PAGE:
The SSH plugin for vRealize Orchestrator allows you to execute SSH commands on a host or copy files to a host. This also works well with an ESXi host if SSH is enabled on that host. Unfortunately it only works by default by using a username and password. There also is a workflow to create a key pair and register the vCO server public key on an SSH-host which allows you to run SSH commands without the need of entering a password. But that workflow tries to store the key in a file location that does not exist on the ESXi host. In this article I describe how to update your system to store the public key in the right location.
The path used in the workflow is ~/.ssh/authorized_keys and should be
You can also perform the action to register the key manually. If you have enough skills with SSH and Linux then you understand this: create the key pair on vCO with the existing workflow and add the contents of the public key file from the vCO server (/etc/vco/app-server/vco_key.pub) to the authorized keys file on the ESXi server (/etc/ssh/keys-root/authorized_keys)
Download the complete package
Download the complete package with the modified workflow and action here (download)
Before executing this workflow first run the already existing workflow in the SSH folder to create a key pair for your vCO Server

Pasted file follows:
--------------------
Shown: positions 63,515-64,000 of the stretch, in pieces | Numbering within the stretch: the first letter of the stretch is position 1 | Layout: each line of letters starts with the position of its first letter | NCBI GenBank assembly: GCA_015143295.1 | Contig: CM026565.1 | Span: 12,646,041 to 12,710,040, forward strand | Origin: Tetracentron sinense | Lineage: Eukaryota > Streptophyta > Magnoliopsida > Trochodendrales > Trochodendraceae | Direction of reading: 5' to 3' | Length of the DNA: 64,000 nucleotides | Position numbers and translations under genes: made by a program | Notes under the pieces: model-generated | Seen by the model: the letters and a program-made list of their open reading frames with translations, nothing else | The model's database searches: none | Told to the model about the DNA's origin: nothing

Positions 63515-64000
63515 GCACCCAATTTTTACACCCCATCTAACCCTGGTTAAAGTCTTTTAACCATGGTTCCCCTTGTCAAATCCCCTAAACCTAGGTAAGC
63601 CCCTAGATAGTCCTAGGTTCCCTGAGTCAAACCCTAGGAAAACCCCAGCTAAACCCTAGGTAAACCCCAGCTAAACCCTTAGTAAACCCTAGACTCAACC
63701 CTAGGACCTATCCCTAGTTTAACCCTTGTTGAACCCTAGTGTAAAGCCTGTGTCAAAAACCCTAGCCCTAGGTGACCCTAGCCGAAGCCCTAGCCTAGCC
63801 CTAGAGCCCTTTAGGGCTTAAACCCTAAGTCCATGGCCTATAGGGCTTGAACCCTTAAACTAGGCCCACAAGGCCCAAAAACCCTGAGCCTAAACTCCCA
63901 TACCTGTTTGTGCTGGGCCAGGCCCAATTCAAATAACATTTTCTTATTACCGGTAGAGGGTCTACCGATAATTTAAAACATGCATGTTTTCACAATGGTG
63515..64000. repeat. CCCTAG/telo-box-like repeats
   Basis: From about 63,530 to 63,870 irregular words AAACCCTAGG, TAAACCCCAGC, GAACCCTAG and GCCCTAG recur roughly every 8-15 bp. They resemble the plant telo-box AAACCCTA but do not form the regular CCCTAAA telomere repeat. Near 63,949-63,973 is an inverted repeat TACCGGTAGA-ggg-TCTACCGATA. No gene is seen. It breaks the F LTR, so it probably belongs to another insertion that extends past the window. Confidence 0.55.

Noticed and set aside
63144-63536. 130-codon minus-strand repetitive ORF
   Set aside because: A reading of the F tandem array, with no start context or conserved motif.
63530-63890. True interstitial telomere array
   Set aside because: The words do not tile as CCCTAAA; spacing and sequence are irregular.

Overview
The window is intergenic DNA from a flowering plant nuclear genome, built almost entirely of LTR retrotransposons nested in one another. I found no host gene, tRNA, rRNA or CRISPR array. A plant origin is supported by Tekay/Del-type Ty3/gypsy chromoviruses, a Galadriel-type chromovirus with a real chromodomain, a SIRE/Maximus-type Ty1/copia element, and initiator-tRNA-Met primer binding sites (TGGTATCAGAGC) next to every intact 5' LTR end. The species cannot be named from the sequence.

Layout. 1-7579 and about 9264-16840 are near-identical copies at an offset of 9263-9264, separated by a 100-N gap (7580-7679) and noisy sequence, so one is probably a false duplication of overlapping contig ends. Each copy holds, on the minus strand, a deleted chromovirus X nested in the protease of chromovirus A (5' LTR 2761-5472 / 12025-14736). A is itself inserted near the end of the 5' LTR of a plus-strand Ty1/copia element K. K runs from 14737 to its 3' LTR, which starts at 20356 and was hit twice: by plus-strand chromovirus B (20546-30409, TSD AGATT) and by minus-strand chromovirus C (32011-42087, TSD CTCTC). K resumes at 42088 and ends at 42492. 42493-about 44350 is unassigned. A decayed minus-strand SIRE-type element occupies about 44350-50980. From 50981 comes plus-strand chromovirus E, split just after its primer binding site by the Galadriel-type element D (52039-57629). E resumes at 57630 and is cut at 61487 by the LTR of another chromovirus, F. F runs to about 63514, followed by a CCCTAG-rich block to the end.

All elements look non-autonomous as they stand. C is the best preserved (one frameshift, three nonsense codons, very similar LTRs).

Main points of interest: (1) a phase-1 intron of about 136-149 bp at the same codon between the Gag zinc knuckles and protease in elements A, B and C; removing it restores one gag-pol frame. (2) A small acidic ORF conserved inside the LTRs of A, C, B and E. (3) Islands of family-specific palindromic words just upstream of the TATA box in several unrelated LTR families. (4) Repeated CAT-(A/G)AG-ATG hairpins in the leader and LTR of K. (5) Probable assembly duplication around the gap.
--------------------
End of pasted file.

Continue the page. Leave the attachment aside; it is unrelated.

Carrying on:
Create the modified workflow yourself
Folow these steps if you want to modify the existing action and workflow to add the public key to the right file location.
In the vRealize Orchestrator client first execute the workflow to generate a key pair so that you can't forget that later.
Next go to the actions and duplicate the action named registerVSOonHost. In the example below I have used a new name of registerVSOonESXiHost
Now modify the scripting part of this new action. Find the path where the public key is normally stored (~/etc/.ssh/authorized_keys) and change that to /etc/ssh/root-keys/authorized_keys) which is the correct path for an ESXi host. See the image below.
Next duplicate the existing workflow that registers the public key on a remote host. In the example below I have named the workflow Register vCO public key on ESXi-host.
Now edit the new workflow and remove the action element with the name of registerVSOonHost and replace it by your new workflow registerVSOonESXiHost.
Don't forget to bind the input parameters for this action to the workflow input parameters.
Now it's time to execute the workflow. As you can see in the image below you could first check the current contents of the authorized_keys file and then check the contents after running the workflow.
When this workflow had been executed successfully you can start running SSH commands on your ESXi host without the need of specifying a password by using the key pair.